ADHD and Computer Games: Keeping myself on track in World of Warcraft
As a card-carrying computer geek, I've been playing what are known as computer role-playing games (CRPGs) for close to twenty years. I'll try not to bore you with too many details, but basically the structure of these games consists of gaining experience for your character by doing battle and completing quests for non player (computer generated) characters. Since the internet really started going in the 1990s, I've also been playing online computer role playing games. Since you're playing with many other players (real life players), the experience is much more social, and more competitive to some extent.
Before these games were online, I played solely against the computer and the characters it generated. I went along my merry ADHD way, starting a quest and then getting distracted halfway through by a new one that I had serendipitously picked up along the way. I'd go haring off in the opposite direction from where I needed to go to complete the first request. And I frequently would return to the home base in the game to train my character's skills and stock up on supplies. While this is necessary, of course, I tended to do it when the mood struck me, and not when it made the most sense.
Imagine that you go out to do your errands - you need to go to the bank, the post office and the grocery store. You go to the bank and then decide to go home for a drink. Then you set off again to the post office, but decide when you're almost there to go to the dry cleaners instead, which is in the opposite direction. After the dry cleaners, you go to the grocery store, passing the post office on the way. Then you go home again to drop everything off and subsequently set off for the post office again. That's what I was doing in games.
As you can guess, this is not the most efficient way to accomplish tasks and finish quests. I'm sure that it took me a lot longer to finish these games than someone else who did things in a (even marginally) more organized way. But this didn't bother me too much. I didn't have any way to compare my performance to anyone else's.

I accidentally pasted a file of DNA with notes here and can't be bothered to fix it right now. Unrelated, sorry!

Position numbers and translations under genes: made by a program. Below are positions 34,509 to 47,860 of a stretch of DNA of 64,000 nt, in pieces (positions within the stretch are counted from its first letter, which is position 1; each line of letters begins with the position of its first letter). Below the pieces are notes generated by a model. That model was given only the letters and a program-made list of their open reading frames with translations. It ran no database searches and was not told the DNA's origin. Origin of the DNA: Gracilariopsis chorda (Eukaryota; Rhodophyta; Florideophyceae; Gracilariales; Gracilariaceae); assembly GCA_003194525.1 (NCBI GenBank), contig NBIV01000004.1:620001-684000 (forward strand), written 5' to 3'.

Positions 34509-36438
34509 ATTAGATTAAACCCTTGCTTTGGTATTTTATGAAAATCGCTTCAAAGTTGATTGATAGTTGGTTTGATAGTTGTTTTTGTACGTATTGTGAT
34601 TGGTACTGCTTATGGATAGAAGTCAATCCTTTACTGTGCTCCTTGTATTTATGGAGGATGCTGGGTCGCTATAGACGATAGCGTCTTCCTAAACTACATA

This changed about ten years ago, when I started playing an online CRPG, Everquest, in earnest and was part of a guild, a group of people who could communicate and play with each other in the game. I started noticing that other guild member's characters were advancing, or leveling, a lot faster than mine. Before too long, my character was level 20 while everyone else was level 40. This meant that I couldn't even venture into certain areas with them, as my character would not be able to contribute too much and get killed within about thirty seconds. So I kept playing the game my way, but in a much more solitary manner.
Five years ago I started playing an online CRPG called World of Warcraft. In four and a half years I advanced my main character to level 35, while other people who started the same time, and weren't necessarily hardcore players who spent hours every week playing, had advanced several characters to level 60 and above. It was a little discouraging. Then I stumbled across The Guides. I'm capitalizing those two words, because they completely changed my experience. The people who wrote these guides, which generally were organized by level and area, had in most cases mapped out the most efficient way to complete the quests. So you'd gather all the quests in town and then go and fulfill the quests in one area, then go back for more. At first I was often tempted to break out of the structure of the guide and do things my own way, but when I started noticing how much more quickly my character was advancing, I became a convert.
Now, for someone without ADHD who plays CRPGs, this probably doesn't seem like a big deal. After all, it's pretty obvious which is the more efficient way. And organizing my actions in a game is not a matter of life and death. But for me, it's no small thing. I was becoming frustrated by the situation, and using this tool turned the activity back into a fun one for me. It also showed me that, with a little help, I can curb my ADHD impulsiveness and distractability when there's a good enough reason to. I figure there has to be some way I can apply this outside the game.